step fivepointfive: this is a step that grew out of the trial-and-error phase when i first attempted this project. note that the particleboard has one smooth, finished side (black) and one rough, unfinished side (brown). to minimize the visibility of the particleboard once the cans are mounted on the wall, i glued the strip with the darker side facing down (so that it becomes part of the shadowy space between the cans). however, this means that the adhesive tabs will go on the porous, unfinished side, which is probably why the cans fell about an hour after the first time i put them on the wall.
in order to create a smooth surface on which to attach the adhesive tab, i cut up a few of the plastic lids from the cans and hot glued them where the adhesive tabs would be placed.
step six: place a small dollop of hot glue wherever the top and bottom rims of the cans touch, which will give it a bit more stability when mounted. [also, when adding new strips to the wall, i use a dollop of hot glue to connect the edges to the cans already in place. it may seem like overkill, but it reduces wobbling of individual cans and the likelihood of snapping one off with regular use... just trust me on this point. trial-and-error, remember?!?!]
step seven: attach the adhesive tabs (on top of the bits of plastic, if you used them). keep the outer pieces of paper in place until you are ready to install the cans on the wall.
it may be a bit messy, but the front view is all that matters.
step eight: now... find a wall, remove the paper backing from the adhesive tabs, and mount the cans!!! stick your hand into each can and press firmly against the wall to ensure maximum stickfulness.
word of advice: assume that the cans will fall and take appropriate steps to make sure nothing gets broken. if you wake up the next day and they are still in place, then you can consider them safe for use. keep in mind that these cans are defying gravity using only a few double-sided adhesive tabs, so this may not be the wisest place to store anything heavy or fragile. you can stick to same-sized cans and a single pattern of contact paper, or mix things up for variety. my favorite animator brought home a couple large, empty coffee containers from the studio, so they have also been pressed into service. i also used a combination of patterns for covering the cans. this was a challenge to my extreme need for evenness, but i am coping for now, although there is always the possibility of a late-night emergency can recovering episode in my near future.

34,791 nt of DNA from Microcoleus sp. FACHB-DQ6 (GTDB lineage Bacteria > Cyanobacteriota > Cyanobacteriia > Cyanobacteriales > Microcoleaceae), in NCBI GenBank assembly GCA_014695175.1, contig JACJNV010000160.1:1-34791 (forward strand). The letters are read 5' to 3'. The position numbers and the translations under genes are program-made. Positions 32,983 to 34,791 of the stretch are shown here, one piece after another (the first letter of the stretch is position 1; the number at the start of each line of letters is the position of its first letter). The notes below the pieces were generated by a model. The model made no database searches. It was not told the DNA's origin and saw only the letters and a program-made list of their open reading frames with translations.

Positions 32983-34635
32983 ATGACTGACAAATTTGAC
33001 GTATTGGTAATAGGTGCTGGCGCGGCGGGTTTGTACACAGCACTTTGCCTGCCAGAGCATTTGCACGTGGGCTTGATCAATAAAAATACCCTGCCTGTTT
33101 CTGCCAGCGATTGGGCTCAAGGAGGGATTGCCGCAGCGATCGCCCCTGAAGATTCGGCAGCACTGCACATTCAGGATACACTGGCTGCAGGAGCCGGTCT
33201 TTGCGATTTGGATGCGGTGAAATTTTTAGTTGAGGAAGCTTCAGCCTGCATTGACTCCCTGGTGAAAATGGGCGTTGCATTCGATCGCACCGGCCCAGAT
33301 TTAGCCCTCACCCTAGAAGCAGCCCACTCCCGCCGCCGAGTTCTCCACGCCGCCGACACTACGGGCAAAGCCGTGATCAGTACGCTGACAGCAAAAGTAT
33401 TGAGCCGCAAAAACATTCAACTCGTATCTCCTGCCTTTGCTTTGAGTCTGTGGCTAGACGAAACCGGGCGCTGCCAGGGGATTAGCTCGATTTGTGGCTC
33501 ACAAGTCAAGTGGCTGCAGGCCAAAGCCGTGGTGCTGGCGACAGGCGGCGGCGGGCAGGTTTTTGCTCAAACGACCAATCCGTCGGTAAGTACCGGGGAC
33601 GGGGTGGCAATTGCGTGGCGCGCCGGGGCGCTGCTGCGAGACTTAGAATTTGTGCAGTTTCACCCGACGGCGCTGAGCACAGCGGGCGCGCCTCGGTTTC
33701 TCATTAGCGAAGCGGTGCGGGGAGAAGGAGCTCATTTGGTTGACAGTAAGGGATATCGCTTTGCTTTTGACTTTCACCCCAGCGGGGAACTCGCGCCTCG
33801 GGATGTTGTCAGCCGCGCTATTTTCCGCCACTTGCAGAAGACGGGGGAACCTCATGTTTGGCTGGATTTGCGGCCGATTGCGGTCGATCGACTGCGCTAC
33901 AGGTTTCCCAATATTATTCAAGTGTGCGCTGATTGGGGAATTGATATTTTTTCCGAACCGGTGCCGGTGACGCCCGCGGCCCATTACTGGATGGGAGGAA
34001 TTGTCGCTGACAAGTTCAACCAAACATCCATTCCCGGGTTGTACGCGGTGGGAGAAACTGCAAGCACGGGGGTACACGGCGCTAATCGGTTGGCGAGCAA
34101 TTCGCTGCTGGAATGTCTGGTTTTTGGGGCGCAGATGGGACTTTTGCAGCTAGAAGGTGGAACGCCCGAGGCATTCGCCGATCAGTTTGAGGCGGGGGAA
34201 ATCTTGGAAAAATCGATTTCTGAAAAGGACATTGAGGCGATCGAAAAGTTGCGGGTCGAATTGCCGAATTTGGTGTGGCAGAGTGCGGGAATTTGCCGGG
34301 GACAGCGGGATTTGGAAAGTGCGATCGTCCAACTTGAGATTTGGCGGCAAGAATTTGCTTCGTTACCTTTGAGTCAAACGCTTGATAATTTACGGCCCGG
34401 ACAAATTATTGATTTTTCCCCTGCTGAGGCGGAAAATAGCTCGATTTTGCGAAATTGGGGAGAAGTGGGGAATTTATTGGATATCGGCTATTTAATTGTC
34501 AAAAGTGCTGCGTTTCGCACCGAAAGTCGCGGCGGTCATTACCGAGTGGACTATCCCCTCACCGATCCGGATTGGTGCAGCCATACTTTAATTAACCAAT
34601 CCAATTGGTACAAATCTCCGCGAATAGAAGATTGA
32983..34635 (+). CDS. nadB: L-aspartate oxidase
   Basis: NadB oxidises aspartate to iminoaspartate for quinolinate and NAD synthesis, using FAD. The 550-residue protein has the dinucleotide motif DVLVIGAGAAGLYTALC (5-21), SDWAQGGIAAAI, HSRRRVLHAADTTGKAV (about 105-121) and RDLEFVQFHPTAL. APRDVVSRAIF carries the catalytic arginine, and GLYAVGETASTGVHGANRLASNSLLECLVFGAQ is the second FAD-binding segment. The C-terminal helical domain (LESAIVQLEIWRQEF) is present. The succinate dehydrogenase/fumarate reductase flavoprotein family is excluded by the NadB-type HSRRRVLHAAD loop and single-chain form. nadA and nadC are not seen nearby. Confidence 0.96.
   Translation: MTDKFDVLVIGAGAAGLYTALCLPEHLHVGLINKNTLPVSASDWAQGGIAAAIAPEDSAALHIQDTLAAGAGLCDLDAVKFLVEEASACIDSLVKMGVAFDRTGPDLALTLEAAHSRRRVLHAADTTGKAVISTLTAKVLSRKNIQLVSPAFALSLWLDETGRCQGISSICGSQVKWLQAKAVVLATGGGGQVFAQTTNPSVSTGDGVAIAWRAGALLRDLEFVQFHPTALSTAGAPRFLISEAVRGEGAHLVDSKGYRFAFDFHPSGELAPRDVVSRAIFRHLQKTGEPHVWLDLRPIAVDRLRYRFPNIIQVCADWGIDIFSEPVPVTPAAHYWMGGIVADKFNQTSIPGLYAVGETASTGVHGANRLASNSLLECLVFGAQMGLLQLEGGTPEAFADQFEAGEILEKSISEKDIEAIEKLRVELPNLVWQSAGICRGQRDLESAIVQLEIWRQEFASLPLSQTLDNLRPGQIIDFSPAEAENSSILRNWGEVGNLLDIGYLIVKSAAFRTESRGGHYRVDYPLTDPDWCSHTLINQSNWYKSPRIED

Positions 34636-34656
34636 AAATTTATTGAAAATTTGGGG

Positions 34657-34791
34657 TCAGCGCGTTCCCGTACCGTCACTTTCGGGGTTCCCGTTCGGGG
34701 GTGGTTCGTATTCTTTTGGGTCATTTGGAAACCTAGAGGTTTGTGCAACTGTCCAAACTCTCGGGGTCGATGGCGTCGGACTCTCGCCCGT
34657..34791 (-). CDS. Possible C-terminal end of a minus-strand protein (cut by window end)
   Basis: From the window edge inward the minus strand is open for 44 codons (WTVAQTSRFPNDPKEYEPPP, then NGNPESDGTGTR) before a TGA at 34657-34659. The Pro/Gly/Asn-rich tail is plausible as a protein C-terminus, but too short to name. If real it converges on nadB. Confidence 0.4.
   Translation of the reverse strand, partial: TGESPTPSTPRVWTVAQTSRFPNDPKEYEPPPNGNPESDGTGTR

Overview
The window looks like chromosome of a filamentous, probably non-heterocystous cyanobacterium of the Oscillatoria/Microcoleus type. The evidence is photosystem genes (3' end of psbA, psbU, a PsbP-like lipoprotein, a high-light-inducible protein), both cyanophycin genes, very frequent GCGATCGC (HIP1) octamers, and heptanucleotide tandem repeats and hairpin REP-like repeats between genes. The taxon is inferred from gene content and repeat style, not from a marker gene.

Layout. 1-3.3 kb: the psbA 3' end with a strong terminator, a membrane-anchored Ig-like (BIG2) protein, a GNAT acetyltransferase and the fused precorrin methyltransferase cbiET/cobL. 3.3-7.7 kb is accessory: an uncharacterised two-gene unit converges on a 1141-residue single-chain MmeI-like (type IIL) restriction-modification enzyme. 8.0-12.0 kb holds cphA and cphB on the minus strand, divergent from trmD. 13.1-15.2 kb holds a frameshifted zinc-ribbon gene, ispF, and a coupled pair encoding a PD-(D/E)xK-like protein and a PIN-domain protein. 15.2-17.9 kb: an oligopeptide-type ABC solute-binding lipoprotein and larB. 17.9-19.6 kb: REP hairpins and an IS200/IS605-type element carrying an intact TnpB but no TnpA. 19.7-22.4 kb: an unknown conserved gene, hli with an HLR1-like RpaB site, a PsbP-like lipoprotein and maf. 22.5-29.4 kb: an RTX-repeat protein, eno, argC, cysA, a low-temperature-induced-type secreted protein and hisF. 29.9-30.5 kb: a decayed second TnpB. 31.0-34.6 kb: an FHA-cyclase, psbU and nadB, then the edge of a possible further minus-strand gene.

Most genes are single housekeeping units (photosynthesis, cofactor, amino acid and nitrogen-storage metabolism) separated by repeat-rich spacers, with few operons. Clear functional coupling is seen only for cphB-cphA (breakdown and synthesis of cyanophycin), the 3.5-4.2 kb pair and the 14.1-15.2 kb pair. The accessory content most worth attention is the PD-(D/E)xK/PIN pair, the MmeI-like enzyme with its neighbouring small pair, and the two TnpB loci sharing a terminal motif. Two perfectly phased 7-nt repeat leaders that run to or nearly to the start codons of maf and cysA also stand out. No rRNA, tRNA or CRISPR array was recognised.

this was a rather convoluted process, but it worked, and that is all that matters in the end. i will likely revisit this project at a later date. if any of the surfaces in this ancient building were relatively even, i would have stopped after step four, then added the adhesive tabs and mounted the cans directly onto the wall. alternatively, it would have been interesting to use one large piece of backing material, paint it white, and use the rim of the cans to stamp a series of colored rings onto the surface, which can later be "filled in" by mounting a can in that space. the possibilities really are endless, and the result can be both fashionable and functional.
this does not even begin to scratch the surface of my yarn storage problem, but it does make for an interesting focal point on the empty wall above my desk, where i can show off some of my hand-dyed and hand-spun fibers or just stare at them and dream of making beautiful things.